Alterations in collagen cross-linking impair myocardial contractility in the mouse heart.
A number of genetic disorders in humans are associated with defects in the synthesis and metabolism of collagen, which are accompanied by multiple cardiovascular disease processes. To determine whether genetically determined cross-linking abnormalities of collagen may alter cardiac function, left ventricular papillary muscles of mice with a genetic defect in the cross-linking of collagen (Movbr) were studied in vitro. With respect to controls, increases in time to peak tension, from 102 +/- 1.4 to 125 +/- 5.4 msec (p less than 0.001), and time to one-half relaxation, from 76 +/- 3.0 to 98 +/- 6.1 msec (p less than 0.05), were measured. Moreover, resting tension at the length associated with maximum developed isometric force (L) was elevated, from 11.1 +/- 1.7 to 19.3 +/- 1.1 mN/mm2 (p less than 0.001), and a similar difference was also seen throughout the physiological range of muscle lengths. In contrast, developed tension was depressed at 93-97% of L. Peak rate of tension rise and decay were diminished whereas time to peak rate of tension rise was prolonged. Isotonically, a decrease in the magnitude of peak shortening at L, from 4.0 +/- 0.5 to 2.0 +/- 0.2% (p less than 0.04), and an increase in time to peak shortening, from 100 +/- 2.3 to 129 +/- 2.8 msec (p less than 0.001), were seen. In addition, peak velocities of shortening and relengthening were diminished in the Movbr mouse heart. In conclusion, the impairment in collagen cross-linking alters cardiac mechanics by a reduction in force-generating ability and a prolongation of the timing parameters of the systolic and diastolic phases of contraction in vitro.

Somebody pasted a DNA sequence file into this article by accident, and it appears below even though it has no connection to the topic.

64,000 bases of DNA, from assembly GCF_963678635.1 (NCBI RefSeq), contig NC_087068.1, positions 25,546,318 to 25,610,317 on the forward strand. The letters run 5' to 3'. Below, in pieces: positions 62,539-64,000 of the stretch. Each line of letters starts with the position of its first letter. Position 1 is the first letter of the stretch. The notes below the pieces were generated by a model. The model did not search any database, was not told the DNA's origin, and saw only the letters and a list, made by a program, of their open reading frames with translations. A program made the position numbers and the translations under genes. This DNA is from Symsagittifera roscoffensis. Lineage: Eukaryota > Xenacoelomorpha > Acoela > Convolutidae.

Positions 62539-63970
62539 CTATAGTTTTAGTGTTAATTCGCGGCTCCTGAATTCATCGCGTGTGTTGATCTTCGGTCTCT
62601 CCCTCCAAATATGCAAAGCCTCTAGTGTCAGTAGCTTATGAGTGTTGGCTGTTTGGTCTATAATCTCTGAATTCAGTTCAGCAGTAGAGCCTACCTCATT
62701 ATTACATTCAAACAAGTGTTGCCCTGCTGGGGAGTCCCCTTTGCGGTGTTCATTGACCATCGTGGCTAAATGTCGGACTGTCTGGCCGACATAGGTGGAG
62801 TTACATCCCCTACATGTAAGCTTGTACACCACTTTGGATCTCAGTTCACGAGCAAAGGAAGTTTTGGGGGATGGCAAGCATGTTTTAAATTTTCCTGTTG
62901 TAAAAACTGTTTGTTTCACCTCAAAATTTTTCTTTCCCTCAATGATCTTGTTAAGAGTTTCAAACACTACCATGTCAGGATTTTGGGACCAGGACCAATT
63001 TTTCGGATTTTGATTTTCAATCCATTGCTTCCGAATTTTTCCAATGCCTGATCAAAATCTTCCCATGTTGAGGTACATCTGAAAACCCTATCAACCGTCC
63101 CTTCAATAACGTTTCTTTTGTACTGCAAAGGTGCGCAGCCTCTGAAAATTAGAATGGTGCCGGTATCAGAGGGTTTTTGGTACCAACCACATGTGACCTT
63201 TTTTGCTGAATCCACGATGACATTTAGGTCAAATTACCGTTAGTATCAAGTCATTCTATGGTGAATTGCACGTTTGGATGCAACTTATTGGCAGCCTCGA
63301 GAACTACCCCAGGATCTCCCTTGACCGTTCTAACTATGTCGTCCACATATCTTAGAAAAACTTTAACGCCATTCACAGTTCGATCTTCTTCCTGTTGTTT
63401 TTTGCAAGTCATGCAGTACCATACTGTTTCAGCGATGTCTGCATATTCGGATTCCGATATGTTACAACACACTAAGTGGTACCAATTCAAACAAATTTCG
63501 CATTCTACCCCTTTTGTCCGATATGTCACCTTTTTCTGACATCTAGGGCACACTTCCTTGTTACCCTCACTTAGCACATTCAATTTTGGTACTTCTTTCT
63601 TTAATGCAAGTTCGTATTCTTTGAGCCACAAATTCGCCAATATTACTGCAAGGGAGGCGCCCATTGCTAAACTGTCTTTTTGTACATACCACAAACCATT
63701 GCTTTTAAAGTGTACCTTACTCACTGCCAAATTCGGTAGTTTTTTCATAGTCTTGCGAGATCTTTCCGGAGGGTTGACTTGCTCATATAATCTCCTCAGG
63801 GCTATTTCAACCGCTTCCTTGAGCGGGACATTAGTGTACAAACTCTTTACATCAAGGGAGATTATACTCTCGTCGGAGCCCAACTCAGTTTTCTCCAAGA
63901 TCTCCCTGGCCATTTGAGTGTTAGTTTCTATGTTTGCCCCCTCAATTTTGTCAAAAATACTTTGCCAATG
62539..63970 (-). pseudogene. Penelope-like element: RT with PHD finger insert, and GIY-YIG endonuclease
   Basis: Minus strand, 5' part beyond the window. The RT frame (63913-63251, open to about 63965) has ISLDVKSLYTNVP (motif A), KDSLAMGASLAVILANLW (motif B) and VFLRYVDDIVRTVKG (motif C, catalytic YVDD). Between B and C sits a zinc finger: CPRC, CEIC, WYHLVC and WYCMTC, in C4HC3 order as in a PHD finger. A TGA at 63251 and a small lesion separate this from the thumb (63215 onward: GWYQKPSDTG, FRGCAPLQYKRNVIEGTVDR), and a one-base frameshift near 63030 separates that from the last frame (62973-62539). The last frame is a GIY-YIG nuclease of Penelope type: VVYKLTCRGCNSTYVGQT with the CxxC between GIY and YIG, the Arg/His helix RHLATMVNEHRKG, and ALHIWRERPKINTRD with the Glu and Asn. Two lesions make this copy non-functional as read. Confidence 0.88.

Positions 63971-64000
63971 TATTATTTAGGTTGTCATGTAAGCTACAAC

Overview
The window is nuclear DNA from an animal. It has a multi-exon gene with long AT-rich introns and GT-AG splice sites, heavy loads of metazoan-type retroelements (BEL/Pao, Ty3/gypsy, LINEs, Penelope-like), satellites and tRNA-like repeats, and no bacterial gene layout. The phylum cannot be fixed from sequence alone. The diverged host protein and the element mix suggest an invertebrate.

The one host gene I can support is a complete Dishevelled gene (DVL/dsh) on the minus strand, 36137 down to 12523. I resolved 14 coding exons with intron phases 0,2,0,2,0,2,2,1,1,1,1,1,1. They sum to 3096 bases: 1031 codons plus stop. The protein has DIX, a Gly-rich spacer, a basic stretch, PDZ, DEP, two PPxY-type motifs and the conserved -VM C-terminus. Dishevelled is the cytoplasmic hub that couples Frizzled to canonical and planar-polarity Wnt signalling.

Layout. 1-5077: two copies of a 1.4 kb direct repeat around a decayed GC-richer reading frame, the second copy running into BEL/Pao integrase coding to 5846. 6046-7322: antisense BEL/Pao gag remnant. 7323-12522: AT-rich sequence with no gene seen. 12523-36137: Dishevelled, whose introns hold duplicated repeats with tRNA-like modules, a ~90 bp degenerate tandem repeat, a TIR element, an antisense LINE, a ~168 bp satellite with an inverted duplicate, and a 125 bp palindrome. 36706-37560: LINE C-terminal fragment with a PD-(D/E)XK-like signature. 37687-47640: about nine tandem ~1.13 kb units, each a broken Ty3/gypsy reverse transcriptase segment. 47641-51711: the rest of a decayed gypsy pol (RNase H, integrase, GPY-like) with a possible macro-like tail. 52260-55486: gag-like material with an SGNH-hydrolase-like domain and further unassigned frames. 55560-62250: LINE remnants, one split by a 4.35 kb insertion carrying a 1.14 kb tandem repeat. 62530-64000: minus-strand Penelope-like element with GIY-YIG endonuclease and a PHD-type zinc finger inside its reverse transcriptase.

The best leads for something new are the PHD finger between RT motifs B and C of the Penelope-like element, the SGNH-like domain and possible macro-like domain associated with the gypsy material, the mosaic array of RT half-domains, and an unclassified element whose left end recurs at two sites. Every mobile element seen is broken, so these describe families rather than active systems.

- Copyright © 1989 by American Heart Association